On the day after Ohio State's 71-49 loss at Wisconsin, the Buckeyes had a great practice, Lenzelle Smith said.

They gutted it out on the floor, they saw a glimpse of who they know they can be, had a "clicker" moment, the junior guard noted. So when the Ohio State came out for practice on Tuesday, the day before the Gophers come to Value City Arena every bit as desperate, the Buckeyes were feeling pretty good.

But that cannot be in Ohio State basketball, where finishing fifth in the Big Ten – where they are currently after losing three of their last four – is unacceptable.

"Coach [Thad] Matta immediately said 'I don't know what you guys are feeling good about, you just lost,'" Smith said. "[He said] 'It's embarrassing. We're not going to let this go, we're going to beat this drum until you guys realize that this can never happen again ever in history.'"

Sound like shocking words from the Ohio State skipper? That's what this Buckeyes team feeds on.

"I walked in yesterday, made some big plays for our team and I was feeling kind of good you know, going toward this game," Smith said. "But he grounded me, brought me back and he kind of gave me that extra edge and hunger today and that's what kept me having a good practice today because I was angry at what happened to us and I didn't like that feeling."

Watch out Gophers, this Buckeyes team is angry.

A team that expected to fight with the best, contend for the league title and head into the NCAA tournament on a strong note has suddenly hit a major pothole.

Sound familiar? It should – the Gophers, after dropping seven of their last ten, are every bit as desperate as the Buckeyes.

But are they feeling the same desperation?

Gophers coach Tubby Smith see-saws between being tough on his players and protecting them, and he can't seem to figure out which way – if at all -- best motivates his bunch. The players, while admitting they need to perform better, often fall to complimenting the other teams while calling themselves "still one of the best in the country," as Trevor Mbakwe did after Sunday's loss at Iowa.

Joe Coleman likes to say "that's just the way it goes" in basketball sometimes. Austin Hollins, after the Gophers' major breakdown against Iowa's zone, said the team was prepared but "a few things didn't go our way."

On Tuesday, Mbakwe reiterated that the team was "disappointed" and "embarrassed" after such a let down from the Wisconsin game to the Iowa game. But the mood is certainly different than the one that will embody the Scarlet and Gray.

"We're just looking at it as getting wins – we don't try to put extra pressure on ourselves," Andre Hollins said. "There's always pressure to win, but we don't put extra pressure to say 'You've got to get it right away' or something like that … We have to stay mentally tough. We have to stay poistive, because just thinking about the negatives is just going to worsen things, it's not going to help you at all. So we have to look at it as another opportunity, it's another day, another day to play basketball, another day to get out to Columbus and have fun."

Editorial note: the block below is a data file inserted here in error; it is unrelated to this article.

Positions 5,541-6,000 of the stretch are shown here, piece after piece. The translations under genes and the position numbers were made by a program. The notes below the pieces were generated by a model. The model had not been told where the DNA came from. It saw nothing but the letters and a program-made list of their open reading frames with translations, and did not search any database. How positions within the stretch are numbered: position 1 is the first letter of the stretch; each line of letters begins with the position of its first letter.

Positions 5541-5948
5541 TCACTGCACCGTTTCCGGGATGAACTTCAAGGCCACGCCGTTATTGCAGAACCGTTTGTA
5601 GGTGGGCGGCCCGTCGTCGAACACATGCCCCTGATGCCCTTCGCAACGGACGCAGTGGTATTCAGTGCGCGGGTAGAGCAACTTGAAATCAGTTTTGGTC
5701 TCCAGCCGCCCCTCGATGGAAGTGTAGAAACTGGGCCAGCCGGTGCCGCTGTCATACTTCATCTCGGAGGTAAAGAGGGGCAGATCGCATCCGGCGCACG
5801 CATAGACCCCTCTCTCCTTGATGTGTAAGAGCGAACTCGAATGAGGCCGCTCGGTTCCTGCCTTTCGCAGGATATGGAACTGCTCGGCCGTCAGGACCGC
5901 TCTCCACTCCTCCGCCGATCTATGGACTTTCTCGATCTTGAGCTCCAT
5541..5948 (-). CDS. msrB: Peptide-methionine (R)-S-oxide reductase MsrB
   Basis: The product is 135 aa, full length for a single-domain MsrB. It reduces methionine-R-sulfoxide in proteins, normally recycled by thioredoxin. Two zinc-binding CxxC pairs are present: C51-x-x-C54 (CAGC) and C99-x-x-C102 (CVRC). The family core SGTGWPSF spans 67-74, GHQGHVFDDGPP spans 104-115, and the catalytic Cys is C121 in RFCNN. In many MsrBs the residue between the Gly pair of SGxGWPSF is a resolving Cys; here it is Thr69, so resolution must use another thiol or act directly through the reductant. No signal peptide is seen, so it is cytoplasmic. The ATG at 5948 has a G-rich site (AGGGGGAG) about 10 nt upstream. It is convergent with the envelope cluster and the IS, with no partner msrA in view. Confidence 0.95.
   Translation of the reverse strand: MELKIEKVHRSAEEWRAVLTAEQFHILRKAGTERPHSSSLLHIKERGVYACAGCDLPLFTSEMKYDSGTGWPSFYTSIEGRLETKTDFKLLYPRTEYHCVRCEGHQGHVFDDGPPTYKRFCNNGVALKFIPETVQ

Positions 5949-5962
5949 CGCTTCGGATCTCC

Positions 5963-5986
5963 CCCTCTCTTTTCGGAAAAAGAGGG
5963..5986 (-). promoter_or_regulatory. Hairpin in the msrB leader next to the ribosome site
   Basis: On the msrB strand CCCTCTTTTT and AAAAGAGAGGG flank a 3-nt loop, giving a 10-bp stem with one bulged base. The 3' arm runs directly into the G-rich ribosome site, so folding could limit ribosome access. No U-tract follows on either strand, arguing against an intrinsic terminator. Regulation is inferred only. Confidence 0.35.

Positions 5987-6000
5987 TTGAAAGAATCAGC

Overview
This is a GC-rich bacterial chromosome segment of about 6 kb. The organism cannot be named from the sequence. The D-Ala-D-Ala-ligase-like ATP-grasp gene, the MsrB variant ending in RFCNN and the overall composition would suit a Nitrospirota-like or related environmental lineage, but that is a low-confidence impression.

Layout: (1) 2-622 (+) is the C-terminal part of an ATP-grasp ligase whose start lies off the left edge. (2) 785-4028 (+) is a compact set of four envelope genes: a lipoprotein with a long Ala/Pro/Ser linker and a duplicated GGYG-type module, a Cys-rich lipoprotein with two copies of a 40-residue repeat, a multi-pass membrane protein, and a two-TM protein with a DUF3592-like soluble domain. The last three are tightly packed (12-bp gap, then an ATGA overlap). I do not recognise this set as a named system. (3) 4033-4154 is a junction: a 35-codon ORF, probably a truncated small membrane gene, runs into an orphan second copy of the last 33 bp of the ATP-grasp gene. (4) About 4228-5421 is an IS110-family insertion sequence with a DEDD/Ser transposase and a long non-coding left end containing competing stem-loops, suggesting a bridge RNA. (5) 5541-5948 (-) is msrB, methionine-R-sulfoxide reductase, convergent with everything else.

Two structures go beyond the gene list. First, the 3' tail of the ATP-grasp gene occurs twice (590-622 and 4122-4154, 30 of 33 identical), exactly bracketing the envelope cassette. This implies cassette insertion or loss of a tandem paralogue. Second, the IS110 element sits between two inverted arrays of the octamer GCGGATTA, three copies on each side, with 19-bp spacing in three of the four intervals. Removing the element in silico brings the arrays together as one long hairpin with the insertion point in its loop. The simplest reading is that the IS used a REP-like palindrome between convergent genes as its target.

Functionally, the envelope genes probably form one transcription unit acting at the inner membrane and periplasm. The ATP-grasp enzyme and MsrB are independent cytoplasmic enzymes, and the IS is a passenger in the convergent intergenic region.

And certainly, there's something to be said for showing up to practice with a light heart and a positive mind after a loss – and looking ahead to a new day. But in Columbus, the new day doesn't come until the bad day is avenged.

Asked whether Matta seemed angry after the poor stretch, Lenzelle Smith fired back. "Absolutely he's angry," he said. 'I think any winner would be angry at the type of loss that we suffered this past weekend … and if you're not angry, I question those people that are here and part of this program. If you're not angry about a loss than you should not be here.

"We not only embarrassed ourselves, we embarrassed our coaching staff, our university, our school president, our university and our fans – we embarrassed everybody. We didn't answer the call, we didn't do anything that we're known to do, we kind of abandoned our principles, offensively, defensively. "

Hearing Smith rattle off a list of people and institutions the Buckeyes embarrassed – the university makes it twice and he falls just short of apologizing to the mascot -- is a little bit of an overkill.

But there's also something really impressive about accepting such a huge chunk of the blame, not even attempting to make any excuses and acknowledging that these players who are there on scholarship dollars have a responsibility to work to improve their struggling craft.

Their fire to win, to turn things around is obvious. It practically seared through OSU's practice jerseys on Tuesday. The Gophers may need to fight that with a fire of their own, else they get burned.